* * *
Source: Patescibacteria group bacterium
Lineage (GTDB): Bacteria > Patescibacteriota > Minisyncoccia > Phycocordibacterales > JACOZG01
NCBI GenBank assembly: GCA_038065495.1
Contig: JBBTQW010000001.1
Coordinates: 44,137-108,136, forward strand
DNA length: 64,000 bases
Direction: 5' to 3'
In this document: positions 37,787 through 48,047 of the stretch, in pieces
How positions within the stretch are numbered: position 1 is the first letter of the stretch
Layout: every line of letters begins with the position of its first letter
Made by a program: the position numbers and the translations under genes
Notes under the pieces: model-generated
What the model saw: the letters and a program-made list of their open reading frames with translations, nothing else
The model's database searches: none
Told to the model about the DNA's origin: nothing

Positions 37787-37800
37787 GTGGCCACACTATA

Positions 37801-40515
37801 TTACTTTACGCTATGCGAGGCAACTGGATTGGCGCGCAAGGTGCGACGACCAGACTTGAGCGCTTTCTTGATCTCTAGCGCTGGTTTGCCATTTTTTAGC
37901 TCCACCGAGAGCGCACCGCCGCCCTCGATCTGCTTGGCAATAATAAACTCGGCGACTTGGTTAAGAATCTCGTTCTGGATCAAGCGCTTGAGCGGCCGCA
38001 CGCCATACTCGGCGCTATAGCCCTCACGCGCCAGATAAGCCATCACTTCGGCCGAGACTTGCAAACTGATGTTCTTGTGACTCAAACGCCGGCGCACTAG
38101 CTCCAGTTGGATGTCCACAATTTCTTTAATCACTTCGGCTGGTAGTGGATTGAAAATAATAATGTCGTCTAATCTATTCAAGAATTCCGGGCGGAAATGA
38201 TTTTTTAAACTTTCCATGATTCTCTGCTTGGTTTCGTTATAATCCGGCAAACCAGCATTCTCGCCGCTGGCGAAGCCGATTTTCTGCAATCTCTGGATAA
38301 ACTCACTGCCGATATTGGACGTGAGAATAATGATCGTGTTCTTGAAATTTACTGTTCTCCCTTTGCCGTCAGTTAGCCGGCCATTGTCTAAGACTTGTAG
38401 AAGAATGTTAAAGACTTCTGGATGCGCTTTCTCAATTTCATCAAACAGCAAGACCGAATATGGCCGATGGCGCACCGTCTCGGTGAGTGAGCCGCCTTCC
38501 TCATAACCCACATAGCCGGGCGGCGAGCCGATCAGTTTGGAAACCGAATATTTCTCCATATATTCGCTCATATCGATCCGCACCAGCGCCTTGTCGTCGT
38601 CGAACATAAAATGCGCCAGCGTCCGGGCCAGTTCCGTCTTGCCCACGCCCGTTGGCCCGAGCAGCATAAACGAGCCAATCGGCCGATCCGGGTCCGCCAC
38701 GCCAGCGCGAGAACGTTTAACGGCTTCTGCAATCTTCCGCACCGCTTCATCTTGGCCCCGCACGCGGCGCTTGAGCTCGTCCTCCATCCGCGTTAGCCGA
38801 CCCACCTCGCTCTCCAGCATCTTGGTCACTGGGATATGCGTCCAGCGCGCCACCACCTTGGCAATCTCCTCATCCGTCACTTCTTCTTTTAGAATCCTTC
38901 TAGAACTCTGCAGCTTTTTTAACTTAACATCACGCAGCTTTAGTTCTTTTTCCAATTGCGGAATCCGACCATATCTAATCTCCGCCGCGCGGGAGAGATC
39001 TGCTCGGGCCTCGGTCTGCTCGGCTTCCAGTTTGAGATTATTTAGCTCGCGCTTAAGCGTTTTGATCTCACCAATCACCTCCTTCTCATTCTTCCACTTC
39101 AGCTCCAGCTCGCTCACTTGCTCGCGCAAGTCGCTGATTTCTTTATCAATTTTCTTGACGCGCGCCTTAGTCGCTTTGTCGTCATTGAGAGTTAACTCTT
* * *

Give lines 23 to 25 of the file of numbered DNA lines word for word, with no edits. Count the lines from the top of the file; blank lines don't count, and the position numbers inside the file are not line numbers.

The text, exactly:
38201 TTTTTTAAACTTTCCATGATTCTCTGCTTGGTTTCGTTATAATCCGGCAAACCAGCATTCTCGCCGCTGGCGAAGCCGATTTTCTGCAATCTCTGGATAA
38301 ACTCACTGCCGATATTGGACGTGAGAATAATGATCGTGTTCTTGAAATTTACTGTTCTCCCTTTGCCGTCAGTTAGCCGGCCATTGTCTAAGACTTGTAG
38401 AAGAATGTTAAAGACTTCTGGATGCGCTTTCTCAATTTCATCAAACAGCAAGACCGAATATGGCCGATGGCGCACCGTCTCGGTGAGTGAGCCGCCTTCC